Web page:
A day of attrition was followed by a round of verbal volleys with both camps criticising the other for not pushing for victory. While Virender Sehwag criticised Australia for their defensive approach Matthew Hayden felt India's bowlers had been too negative with their lines. Sehwag said Australia were "scared of defeat" but Hayden countered that by referring to "India's wide tactics".
"They're not going to win, they're scared," Sehwag said on a day when Australia managed 260 runs for the loss of three wickets. "They are playing so defensively. They just got 260 in a day on a flat track; that's not like Australia. Last time they scored more than 400 in a day at Adelaide. I think they're scared of defeat."
Were India surprised by Australia's approach? "Yes, it was a surprise," he said without hesitation. "There is something wrong in their batting line-up or thinking. It didn't matter whether we set a field for attacking or defensive cricket, they were not playing too many shots. It was very frustrating with the wicket being so flat. We were waiting for the bad shot."
Despite Ricky Ponting rediscovering some sort of form during his half-century, Sehwag felt he wasn't playing his natural game. "He has not got runs against India in the last three games. And every batsman faces that. Even I was trying to play like that [when out of form]. This is not his natural game. Maybe because he has not got runs in the last three games. I don't know what is in his mind."
A few minutes later, Hayden, who picked up his third hundred of the series and in his 94th Test became the quickest to 30 centuries, responded with blunt thoughts. "I think it's in response to the way India has decided to bowl," he said after becoming the sixth batsman to reach the 30-century mark. "Unless I took guard four stumps outside off there was no chance I was going to get to the ball. It was wide bowling and we didn't feel threatened by the way they bowled.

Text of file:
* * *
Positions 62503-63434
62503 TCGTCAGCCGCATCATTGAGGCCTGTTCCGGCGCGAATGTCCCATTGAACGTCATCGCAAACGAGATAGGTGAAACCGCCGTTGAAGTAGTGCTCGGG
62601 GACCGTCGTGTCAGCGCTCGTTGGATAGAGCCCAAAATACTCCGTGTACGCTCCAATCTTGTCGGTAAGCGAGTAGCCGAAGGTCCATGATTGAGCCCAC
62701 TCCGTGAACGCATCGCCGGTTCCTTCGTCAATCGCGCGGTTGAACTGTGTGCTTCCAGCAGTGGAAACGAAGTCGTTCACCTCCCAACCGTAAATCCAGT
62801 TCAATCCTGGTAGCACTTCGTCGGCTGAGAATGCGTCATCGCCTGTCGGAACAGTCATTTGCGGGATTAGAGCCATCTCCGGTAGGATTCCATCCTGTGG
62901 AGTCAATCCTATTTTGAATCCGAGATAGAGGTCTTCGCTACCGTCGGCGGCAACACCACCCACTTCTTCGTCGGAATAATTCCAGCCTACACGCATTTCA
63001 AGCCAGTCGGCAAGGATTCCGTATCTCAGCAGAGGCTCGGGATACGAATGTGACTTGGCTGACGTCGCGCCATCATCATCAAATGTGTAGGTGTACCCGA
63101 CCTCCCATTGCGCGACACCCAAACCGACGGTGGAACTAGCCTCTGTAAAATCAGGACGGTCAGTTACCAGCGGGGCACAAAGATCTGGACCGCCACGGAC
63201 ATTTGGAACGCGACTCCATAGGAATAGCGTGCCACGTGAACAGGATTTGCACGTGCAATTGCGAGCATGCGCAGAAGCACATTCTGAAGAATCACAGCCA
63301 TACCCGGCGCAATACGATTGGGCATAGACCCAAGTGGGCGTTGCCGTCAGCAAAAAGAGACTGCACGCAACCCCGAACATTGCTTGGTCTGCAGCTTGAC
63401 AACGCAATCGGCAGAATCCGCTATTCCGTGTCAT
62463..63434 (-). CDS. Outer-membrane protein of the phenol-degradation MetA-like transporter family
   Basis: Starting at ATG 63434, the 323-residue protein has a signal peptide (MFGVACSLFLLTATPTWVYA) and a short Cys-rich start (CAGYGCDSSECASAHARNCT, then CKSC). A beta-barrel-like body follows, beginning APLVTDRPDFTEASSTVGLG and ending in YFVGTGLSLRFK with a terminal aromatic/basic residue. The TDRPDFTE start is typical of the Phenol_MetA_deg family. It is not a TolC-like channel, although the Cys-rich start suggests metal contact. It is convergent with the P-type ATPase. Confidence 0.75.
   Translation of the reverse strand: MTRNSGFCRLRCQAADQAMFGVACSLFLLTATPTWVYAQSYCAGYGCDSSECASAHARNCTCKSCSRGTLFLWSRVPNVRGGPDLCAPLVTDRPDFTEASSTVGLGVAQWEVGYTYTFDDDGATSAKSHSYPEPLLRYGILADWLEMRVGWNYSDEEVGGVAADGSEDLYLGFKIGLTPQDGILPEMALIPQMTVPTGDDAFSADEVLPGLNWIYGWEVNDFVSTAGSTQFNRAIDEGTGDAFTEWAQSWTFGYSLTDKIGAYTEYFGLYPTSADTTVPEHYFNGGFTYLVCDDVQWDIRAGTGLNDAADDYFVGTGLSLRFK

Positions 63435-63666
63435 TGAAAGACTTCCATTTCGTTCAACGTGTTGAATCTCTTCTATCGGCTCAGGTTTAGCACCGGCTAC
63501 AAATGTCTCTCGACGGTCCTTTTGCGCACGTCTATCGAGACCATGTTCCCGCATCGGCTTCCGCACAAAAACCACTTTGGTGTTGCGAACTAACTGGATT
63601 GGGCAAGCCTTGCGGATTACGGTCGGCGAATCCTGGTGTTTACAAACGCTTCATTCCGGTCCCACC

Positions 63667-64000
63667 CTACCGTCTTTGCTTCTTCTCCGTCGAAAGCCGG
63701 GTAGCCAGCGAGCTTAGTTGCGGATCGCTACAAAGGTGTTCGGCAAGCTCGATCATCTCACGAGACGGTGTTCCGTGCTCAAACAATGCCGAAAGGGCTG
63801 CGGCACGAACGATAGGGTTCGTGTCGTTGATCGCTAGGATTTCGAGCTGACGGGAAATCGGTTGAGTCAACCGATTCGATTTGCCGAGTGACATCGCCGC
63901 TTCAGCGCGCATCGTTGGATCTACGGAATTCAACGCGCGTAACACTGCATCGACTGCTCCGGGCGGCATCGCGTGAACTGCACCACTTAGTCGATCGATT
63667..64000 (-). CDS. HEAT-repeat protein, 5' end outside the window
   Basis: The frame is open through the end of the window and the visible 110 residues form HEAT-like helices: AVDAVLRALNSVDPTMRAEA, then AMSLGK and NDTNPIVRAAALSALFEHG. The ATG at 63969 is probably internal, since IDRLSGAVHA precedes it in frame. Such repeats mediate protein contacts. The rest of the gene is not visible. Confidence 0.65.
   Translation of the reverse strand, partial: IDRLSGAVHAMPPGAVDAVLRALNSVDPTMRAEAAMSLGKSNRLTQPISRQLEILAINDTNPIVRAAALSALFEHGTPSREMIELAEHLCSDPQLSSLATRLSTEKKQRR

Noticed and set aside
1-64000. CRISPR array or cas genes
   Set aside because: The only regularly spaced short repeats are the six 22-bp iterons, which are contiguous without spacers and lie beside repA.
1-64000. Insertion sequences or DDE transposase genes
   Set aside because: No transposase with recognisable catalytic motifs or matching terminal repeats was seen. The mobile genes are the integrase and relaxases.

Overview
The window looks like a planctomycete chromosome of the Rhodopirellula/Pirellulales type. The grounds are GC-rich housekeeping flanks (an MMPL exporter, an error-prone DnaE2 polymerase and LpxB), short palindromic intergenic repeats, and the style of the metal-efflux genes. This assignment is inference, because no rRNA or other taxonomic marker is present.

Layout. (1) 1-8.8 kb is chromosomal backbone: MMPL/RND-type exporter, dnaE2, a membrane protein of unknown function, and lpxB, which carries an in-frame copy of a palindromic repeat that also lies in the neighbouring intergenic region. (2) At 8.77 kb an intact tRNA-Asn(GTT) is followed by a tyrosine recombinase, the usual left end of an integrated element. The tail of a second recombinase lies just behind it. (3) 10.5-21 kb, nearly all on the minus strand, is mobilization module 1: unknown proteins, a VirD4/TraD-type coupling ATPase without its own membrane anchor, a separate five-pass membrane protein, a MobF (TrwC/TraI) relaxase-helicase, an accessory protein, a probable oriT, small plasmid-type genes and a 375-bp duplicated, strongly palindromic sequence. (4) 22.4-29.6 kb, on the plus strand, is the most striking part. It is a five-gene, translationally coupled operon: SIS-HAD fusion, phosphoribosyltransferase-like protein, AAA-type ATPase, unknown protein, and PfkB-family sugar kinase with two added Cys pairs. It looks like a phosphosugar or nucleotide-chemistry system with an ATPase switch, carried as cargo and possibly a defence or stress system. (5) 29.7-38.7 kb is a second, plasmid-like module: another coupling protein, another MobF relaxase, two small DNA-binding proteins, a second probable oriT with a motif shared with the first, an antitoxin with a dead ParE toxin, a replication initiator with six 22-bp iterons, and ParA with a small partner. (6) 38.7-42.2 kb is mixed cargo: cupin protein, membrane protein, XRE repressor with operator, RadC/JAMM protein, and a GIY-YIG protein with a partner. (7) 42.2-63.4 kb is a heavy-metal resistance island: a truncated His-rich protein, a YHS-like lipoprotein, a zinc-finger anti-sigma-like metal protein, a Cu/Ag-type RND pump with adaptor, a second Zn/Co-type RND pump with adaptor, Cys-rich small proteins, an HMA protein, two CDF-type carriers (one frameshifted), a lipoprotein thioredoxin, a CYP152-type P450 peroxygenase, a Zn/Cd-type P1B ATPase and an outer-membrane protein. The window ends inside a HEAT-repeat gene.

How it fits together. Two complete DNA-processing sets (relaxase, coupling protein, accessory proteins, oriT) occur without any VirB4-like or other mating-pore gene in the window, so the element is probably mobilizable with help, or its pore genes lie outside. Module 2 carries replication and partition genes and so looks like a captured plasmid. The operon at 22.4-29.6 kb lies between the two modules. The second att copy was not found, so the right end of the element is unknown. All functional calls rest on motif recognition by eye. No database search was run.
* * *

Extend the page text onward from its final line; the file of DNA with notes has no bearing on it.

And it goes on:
"They wanted us to be attacking. It was indicated by the way they didn't take the new ball. It was perfect for us to bat time in the game. The way they've bowled has been perfect for us not to lose. If it's wide outside off, we don't have to play. Australia are 2-1 up in the series and that's the way we definitely want it to stay. There were very few times India challenged the stumps, till I got out. It was a perfect way to occupy the crease."
Strong through point, and powerful straight - a straight six off Kumble was the highlight - Hayden directed the opening stand of 159 with Phil Jaques that saved Australia any fears about falling well short of India's 526.
He also attributed the slow scoring to a abrasive pitch, one that removed the hardness from the ball too soon. "The ball got very, very soft," he said, "and it made it hard to score. The wicket was hard and abrasive. The ball is new now but won't be in 15 overs. It generally holds up in Australia but this wicket is so baked the ball gets soft."
Predictably both had contrasting thoughts on the state of the match. "The wicket is still good for batting," said Sehwag, "and hopefully when we come here tomorrow, some cracks will open up."
The first session, according to Hayden, would decide the course of the game. "I don't reckon we're going to declare behind. We have to look to play out the first hour, or even the first session. If we do play well in that period, things will get better as the day goes on. We need to inch to India's first-innings total. And we will be eking out time too."